Meanwhile, the victim, Cedric Steele, mistakenly had locked his keys inside his car, which was outside the market. Davis and his two female companions approached Steele, who "looked nervous" and expressed a desire to get away from Highland Street. As Davis and a manager at the market helped Steele try to get into his locked vehicle, gunfire erupted. The manager saw a young man wearing blue jeans and a green hooded sweatshirt running on Highland Street with a gray pistol. Davis, who had seen a black Pontiac being driven by moments earlier, saw an individual wearing a "dark colored hoodie" run along Highland Street, firing off several shots in quick succession, and then turn onto Norfolk Street.[4] Steele was shot eight times by a nine millimeter handgun and died at the scene.

As the shooting was unfolding, Pinckney and Thomas-Dickson remained in the black Pontiac on Norfolk Street. After hearing gunshots nearby, Thomas-Dickson saw Carter running with a silver handgun from Highland Street onto Norfolk Street. As he ran, Carter took off the green hooded sweatshirt and black gloves he was wearing and threw them underneath a nearby car. Carter then got into the vehicle, whereupon Pinckney attempted to get Thomas-Dickson to take control of the gun, but she refused and asked Pinckney to drop her off at her mother's house a few blocks away. Later, Thomas-Dickson called Pinckney to express her anger for involving her in the situation, to which Pinckney replied that he "wanted to see if [she] was a ride or chick," meaning whether she was willing to go to jail for A few days later, she overheard the defendants discussing the shooting, during which the defendants stated, "We got one them Highland Street kids."

2. Procedural history.

The defendants were indicted for murder in the first degree, G. L. c. 265 § 1; and possession of a firearm without a license, G. L. c. 269, § 10 (h).[5] After two mistrials, on both occasions due to deadlocked juries, the defendants were convicted at a third joint jury trial on both indictments. The present appeals followed.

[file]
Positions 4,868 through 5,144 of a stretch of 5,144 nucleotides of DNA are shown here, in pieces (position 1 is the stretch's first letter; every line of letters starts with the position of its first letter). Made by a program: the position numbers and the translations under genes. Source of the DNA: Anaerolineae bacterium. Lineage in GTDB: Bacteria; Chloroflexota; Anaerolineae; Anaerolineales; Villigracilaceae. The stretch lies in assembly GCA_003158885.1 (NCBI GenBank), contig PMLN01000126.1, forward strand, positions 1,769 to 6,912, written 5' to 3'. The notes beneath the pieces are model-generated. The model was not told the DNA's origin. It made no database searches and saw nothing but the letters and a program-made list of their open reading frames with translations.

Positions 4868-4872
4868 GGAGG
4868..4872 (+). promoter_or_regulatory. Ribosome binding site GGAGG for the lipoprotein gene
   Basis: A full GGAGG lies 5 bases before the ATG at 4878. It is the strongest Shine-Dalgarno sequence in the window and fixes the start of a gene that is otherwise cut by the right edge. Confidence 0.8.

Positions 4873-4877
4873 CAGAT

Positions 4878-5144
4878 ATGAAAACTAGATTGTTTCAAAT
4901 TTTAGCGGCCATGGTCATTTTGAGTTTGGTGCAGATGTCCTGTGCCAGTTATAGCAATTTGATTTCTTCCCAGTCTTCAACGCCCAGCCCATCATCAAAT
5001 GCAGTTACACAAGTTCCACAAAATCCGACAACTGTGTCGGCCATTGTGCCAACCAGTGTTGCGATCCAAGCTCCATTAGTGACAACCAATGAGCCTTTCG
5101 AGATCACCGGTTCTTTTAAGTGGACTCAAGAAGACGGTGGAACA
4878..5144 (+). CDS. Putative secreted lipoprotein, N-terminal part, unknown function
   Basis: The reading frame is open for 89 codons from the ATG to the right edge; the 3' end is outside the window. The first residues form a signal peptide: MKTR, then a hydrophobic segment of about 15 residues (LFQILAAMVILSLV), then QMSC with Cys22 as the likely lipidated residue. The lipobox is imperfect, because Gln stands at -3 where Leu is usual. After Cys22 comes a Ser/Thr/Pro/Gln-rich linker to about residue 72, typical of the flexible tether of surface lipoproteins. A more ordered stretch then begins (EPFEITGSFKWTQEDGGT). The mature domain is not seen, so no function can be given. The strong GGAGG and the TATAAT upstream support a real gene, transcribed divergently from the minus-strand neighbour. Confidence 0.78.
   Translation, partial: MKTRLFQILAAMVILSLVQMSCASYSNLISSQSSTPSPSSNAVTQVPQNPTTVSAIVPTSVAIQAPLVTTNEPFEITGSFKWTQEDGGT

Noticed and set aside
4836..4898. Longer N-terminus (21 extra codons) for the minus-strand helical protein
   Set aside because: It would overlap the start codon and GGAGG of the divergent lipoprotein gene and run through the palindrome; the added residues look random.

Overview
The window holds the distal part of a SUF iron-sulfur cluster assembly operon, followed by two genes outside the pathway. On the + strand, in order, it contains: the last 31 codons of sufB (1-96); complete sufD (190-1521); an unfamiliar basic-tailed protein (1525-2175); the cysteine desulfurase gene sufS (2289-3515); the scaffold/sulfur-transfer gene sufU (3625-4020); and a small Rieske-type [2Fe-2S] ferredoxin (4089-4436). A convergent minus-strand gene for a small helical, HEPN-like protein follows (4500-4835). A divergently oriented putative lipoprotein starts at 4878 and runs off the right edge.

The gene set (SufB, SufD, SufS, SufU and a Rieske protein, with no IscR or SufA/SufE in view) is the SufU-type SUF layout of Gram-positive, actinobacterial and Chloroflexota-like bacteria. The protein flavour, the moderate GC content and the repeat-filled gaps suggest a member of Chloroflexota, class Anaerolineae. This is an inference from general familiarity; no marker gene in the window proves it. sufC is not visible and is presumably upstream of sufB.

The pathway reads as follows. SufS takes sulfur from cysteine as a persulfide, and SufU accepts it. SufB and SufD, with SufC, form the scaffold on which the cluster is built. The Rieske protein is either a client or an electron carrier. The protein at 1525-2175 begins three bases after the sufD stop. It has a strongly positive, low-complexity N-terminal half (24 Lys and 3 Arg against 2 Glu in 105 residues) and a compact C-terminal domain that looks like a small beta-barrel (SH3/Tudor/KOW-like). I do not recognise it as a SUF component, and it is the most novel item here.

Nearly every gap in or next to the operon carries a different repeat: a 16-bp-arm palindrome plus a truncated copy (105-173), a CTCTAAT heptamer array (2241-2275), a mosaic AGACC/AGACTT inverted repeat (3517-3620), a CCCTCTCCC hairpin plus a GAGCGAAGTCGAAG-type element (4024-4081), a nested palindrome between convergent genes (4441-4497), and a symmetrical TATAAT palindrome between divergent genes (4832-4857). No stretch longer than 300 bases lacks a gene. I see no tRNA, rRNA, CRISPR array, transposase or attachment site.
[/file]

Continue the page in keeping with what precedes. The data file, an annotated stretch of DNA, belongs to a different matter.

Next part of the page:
1. Race-based peremptory challenges.

During jury selection in the third trial, the judge, relying on the racial composition of the then-seated jury, concluded that the defendants could not establish the necessary prima facie case of racial discrimination to warrant requiring the prosecutor to account for exercising peremptory challenges of four African- American prospective jurors. The defendants contend that this was an abuse of discretion. For context, we summarize the relevant proceedings.

a. Background.

Carter first raised a race-based Batson-Soares challenge when he objected to the Commonwealth striking juror no. 165, an African-American female. By then, the Commonwealth had exercised fourteen peremptory challenges, including three to strike other African-Americans. After noting that the Commonwealth's prior two challenges were of Caucasian females and that two African-American females already were seated on the jury, the judge determined that Carter had not established a prima facie case of racial discrimination as to juror no. 165.

Carter again objected when the Commonwealth struck juror no. 171, another African-American female. As the judge acknowledged, by that point the Commonwealth had used four of seventeen challenges to strike African-Americans. After further noting that five of the ten seated members of the jury were African-American, however, the judge again concluded that Carter had failed to make a prima facie showing of irregularity as to the Commonwealth's challenge.

Subsequently, Carter objected to the Commonwealth's challenge to juror no. 187, an African-American male in his twenties. This time, Pinckney also objected and noted that the juror was one of few considered by that point who would qualify as a "peer" of the defendants and thus potentially could relate to their life experiences in a way the other seated African- American jurors, all in their fifties, could not. The judge, however, was unpersuaded, noting that six of the twelve seated jurors were African-Americans, that Batson-Soares objections are "not extended to age," and that there were four Caucasians in their twenties already on the panel. Accordingly, the judge declined to inquire into the prosecutor's strike of juror no. 187.

Finally, the defendants objected to the Commonwealth's challenge to juror no. 227, another African-American female. Once again, however, the judge declined to inquire of the prosecutor, having concluded that she did not discern any pattern of impermissible use of peremptory challenges by the Commonwealth given that five of the fourteen seated jurors were African-American.

b. Analysis.

"The Fourteenth Amendment to the United States Constitution and art. 12 of the Massachusetts Declaration of Rights prohibit a party from exercising a peremptory challenge on the basis of race." Jones, 477 Mass. at 319. See Batson, 476 U.S. at 95;...